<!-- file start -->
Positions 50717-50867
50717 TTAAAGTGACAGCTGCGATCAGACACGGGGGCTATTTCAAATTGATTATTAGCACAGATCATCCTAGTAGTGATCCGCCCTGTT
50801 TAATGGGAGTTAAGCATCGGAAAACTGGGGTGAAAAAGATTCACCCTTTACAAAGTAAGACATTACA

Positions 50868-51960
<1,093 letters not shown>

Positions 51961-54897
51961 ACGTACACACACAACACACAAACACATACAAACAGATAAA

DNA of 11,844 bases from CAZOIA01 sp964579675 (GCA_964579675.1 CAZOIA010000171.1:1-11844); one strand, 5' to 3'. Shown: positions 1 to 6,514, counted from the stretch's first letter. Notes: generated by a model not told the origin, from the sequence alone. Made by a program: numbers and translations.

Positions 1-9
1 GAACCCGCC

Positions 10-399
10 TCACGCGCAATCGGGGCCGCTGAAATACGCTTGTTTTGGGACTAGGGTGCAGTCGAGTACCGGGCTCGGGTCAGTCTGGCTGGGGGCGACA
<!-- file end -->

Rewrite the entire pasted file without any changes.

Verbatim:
Positions 50717-50867
50717 TTAAAGTGACAGCTGCGATCAGACACGGGGGCTATTTCAAATTGATTATTAGCACAGATCATCCTAGTAGTGATCCGCCCTGTT
50801 TAATGGGAGTTAAGCATCGGAAAACTGGGGTGAAAAAGATTCACCCTTTACAAAGTAAGACATTACA

Positions 50868-51960
<1,093 letters not shown>

Positions 51961-54897
51961 ACGTACACACACAACACACAAACACATACAAACAGATAAA

DNA of 11,844 bases from CAZOIA01 sp964579675 (GCA_964579675.1 CAZOIA010000171.1:1-11844); one strand, 5' to 3'. Shown: positions 1 to 6,514, counted from the stretch's first letter. Notes: generated by a model not told the origin, from the sequence alone. Made by a program: numbers and translations.

Positions 1-9
1 GAACCCGCC

Positions 10-399
10 TCACGCGCAATCGGGGCCGCTGAAATACGCTTGTTTTGGGACTAGGGTGCAGTCGAGTACCGGGCTCGGGTCAGTCTGGCTGGGGGCGACA